Texas Homeowners Ask Court To Rethink Claims Against Attorney

Texas Homeowners Ask Court To Rethink Claims Against Attorney

Law360, New York (October 1, 2014, 4:10 PM EDT) — A group of Galveston, Texas, homeowners — including well-known attorney Carol Severance, who was heavily involved with the area after Hurricane Ike — asked a state appeals court Tuesday to reconsider its July dismissal of their suit against a Galveston lawyer for allegedly interfering with their property sale.

The homeowners argue Bruce I. Schimmel’s right to petition and right of free speech shouldn’t be protected under the Texas Citizens Participation Act — a law aimed at blocking so-called “strategic lawsuits against public participation” — because he was acting on behalf of and being paid by the homeowners association for the neighborhood where a handful of heavily damaged homes were located, which the city of Galveston had planned to buy.

In July, the First Court of Appeals ruled that the comments Schimmel gave the Houston Chronicle opposing the purchase — which purportedly caused Galveston to back out of the deal to buy the damaged homes through a Federal Emergency Management Agency grant program — were made in connection with a “matter of public concern” and therefore protected under the TCPA. But the homeowners disagree.

“We do not think the Texas Anti-SLAPP statute applies and that we are exempted from it by the verbiage of the exemption in Chapter 27,” Wayne Paris, attorney for the homeowners who filed the motion, told Law360 on Wednesday.

Daniel J. Goldberg, attorney for Schimmel, told Law360 that he and his client completely agree with the First Court of Appeals’ decisions to date.

“They fully appreciate the issues, arguments, and what’s at stake,” Goldberg said. “The appellees’ position aren’t supported in fact or law. There’s no reason for an en banc hearing as the appellees bring forth no new information or arguments.”

Paris said the district court agreed with them on the position that the statute didn’t apply to the facts in this case, adding that the appeals court reversed that finding.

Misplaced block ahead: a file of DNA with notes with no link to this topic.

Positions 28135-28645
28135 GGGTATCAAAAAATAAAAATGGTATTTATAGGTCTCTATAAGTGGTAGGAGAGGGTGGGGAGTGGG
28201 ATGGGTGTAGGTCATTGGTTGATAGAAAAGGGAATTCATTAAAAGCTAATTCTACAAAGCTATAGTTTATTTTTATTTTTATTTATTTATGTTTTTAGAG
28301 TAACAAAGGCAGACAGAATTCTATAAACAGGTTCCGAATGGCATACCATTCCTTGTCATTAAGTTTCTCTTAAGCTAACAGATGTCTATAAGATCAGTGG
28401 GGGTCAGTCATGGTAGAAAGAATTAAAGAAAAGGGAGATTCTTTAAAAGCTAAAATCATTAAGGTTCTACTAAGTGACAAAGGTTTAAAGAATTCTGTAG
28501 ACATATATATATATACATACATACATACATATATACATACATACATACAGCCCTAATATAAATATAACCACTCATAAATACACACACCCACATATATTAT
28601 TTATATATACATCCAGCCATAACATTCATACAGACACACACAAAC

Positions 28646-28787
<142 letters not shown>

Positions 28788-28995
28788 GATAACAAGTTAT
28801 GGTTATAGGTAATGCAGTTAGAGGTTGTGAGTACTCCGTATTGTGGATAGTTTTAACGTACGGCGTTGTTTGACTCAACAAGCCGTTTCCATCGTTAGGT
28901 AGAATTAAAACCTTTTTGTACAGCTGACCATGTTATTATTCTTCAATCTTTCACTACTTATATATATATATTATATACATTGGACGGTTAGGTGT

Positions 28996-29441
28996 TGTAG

“It is difficult for me to understand how anyone accused of misrepresentations and being involved in an unlawful boycott that tortuously interferes with a sale of the complaining party’s real estate and prevents the sale by preventing the compliance with a condition of the signed contract can just have the claim against him thrown out because he says his constitutional rights of free speech and to petition prevent such a claim,” Paris said.

The appeals court also found that allegedly inaccurate statements Schimmel made to city officials and the Sands of Kahala Beach homeowners association were given in the context of petitioning the government on behalf of his client and therefore qualified them for coverage under the TCPA.

It also said that because Galveston and the Texas Department of Public Safety decided to not move forward with the purchase independent of Schimmel’s advocacy, the homeowners had failed to prove the attorney interfered with the contract.

The underlying dispute has its beginnings in 2009, when the homeowners struck a deal with Galveston officials to buy five homes in the Sands of Kahala Beach subdivision, which had been decimated by Hurricane Ike a year earlier.

Galveston planned to buy the homes under a Hazard Mitigation Grant Program sponsored by FEMA, as a part of a larger effort to remove damaged buildings that were within close proximity to the public beach. Generally, properties that were at least 50 percent damaged and lay seaward of the line of vegetation bordering the beach qualified for the program.

But neighboring homeowners and the homeowners association opposed the deal, arguing that Galveston intended to convert the properties into public property, which would result in a loss of association revenue and cause the remaining homes in the upscale neighborhood to decline in value.

As the dispute intensified, Schimmel was hired, who allegedly advised the association to refuse to sign a release from future homeowners’ assessments that Galveston was demanding before it would close on the buyouts.

The homeowners said Schimmel also told the Houston Chronicle, in response to an article about the proposed buyouts, that the homes at issue likely could be repaired for less than 50 percent of their value and that they were not located on the public beach, rendering them ineligible for participation under the grant program.

Galveston and federal officials began to investigate, and by the time the dust settled, the homeowners’ eligibility under the grant program had expired, and the city refused to go forward with the purchase of their homes, prompting the lawsuit.

Schimmel is represented by Daniel J. Goldberg of Goldberg Law Office PLLC.

The homeowners group is represented by Wayne H. Paris of Paris Law Group PLLC.

The case is Schimmel v. McGregor et al., case number 01-13-00721-CV, in the First Court of Appeals of the State of Texas.

–Additional reporting by Jeremy Heallen. Editing by Edrienne Su.

For a reprint of this article, please contact reprints@law360.com.

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